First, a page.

11. Procedures • Assess your patient • Vitals signs (BP, HR, RR, cardiac rhythm (if known), & oxygen saturation) • Pain Assessment (including any chest/ischemic pain) • Mental status • Determine if your patient is deteriorating

  12. Is the patient deteriorating? • Cardiac or Respiratory arrest • Patient is deteriorating and may be in imminent arrest; and/or pre-arrest clinical signs are evident, representing a significant alteration from baseline for the patient, including: • Heart rate low (<40) or high (>140) beats per minute; • SBP unusually low or high; • Altered respiratory status evidenced by respiratory distress, unusually low oxygen saturation (<90%) despite oxygen therapy, unusually low (<8) or high (>30) respiratory rate; • Decreased perfusion evidenced by decreased urinary output, possibly decreased pulses, mottling, pale, cool, clammy skin; • Acute change in consciousness, including decreased LOC or increased restlessness or agitation.

  13. Cardiac Monitoring • During the administration of IV antiarrhythmic medications cardiac monitoring will be provided as outlined in the guideline • Communication is key • The team should discuss options: for example: • Potential transfer to a cardiac monitored clinical unit • Use of telemetry monitoring • Continuous 12 lead electrocardiography Significant treatment delays may cause patient deterioration

  14. Documentation • Follow facility standards • Include communication that occurred between the team • Clinical changes and escalation measures • Mounting and analysis of ECG rhythm strips

  15. Case Study Medicine Unit • Meet Mr. G • He is a 68 year old male admitted to a medical unit with pneumonia • PMH: Hypertension, asthma • Evening prior to discharge • Complains of feeling light headed and feels like his heart is racing (new symptoms) • Cardiac monitoring not available on the unit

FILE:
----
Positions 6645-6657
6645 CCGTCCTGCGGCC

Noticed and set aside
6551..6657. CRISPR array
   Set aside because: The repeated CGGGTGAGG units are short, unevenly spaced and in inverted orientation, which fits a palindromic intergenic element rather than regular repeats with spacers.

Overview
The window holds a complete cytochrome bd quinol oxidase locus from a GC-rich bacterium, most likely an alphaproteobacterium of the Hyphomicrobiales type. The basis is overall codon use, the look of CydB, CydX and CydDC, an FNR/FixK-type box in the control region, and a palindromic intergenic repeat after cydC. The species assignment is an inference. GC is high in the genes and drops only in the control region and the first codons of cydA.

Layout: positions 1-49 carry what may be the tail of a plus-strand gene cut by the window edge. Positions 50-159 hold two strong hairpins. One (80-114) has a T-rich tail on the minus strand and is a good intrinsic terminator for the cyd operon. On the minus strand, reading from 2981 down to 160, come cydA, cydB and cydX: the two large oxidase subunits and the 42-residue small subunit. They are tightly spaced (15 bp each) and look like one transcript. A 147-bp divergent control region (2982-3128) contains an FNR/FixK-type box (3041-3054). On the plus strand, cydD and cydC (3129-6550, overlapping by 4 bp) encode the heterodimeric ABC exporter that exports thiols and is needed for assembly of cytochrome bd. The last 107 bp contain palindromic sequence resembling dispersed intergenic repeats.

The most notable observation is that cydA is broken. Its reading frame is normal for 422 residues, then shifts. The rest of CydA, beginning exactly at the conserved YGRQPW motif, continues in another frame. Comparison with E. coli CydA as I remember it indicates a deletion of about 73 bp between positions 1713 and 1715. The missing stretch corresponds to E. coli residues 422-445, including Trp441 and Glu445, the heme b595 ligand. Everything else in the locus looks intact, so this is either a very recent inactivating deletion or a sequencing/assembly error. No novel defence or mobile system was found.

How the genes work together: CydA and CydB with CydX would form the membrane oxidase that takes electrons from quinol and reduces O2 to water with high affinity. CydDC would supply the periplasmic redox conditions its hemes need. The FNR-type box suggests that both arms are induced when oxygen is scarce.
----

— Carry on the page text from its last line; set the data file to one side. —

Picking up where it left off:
16. Case Study Surgical Unit • Meet Mrs. H • 75 years old female admitted to a surgical unit with bowel resection for cancer • PMH: Chronic renal failure, previous acute myocardial infarction (ejection fraction 35% - this is low) • Intra-op bleed with estimated blood loss of 2.5 L • Fluid resuscitated due to hypotension and associated tachycardia and received total volume of 4 L of RL • Overnight on the post-op unit: • Received 125 ml/hour of maintenance IV for borderline low BP • No further evidence of bleeding • Hemoglobin stable at 82 g/L • Post-op day 1in am • Goes into rapid HR of 170/beat/minute (no cardiac monitoring)

  17. Case Study Sub-Acute Unit • 82 year old frail elderly admitted to a sub-acute medicine unit with pneumonia and currently treated with IV antibiotics • PMH: Hip replacement, osteoarthritis, hypertension, history of falls • Awoke in the middle of the night: • Complaining of racing heart no other symptoms

  18. Summary • CPG intended to guide the safe administration of IV push antiarrhythmic agents in a timely manner • PDMs guide practice • Your patient is deteriorating, call a Code Blue • If not, team communication is key to providing timely care to patients to prevent deterioration

  19. http://www.wrha.mb.ca/extranet/eipt/files/EIPT-054.pdf Go to WRHA Intranet: click of E for evidence informed tools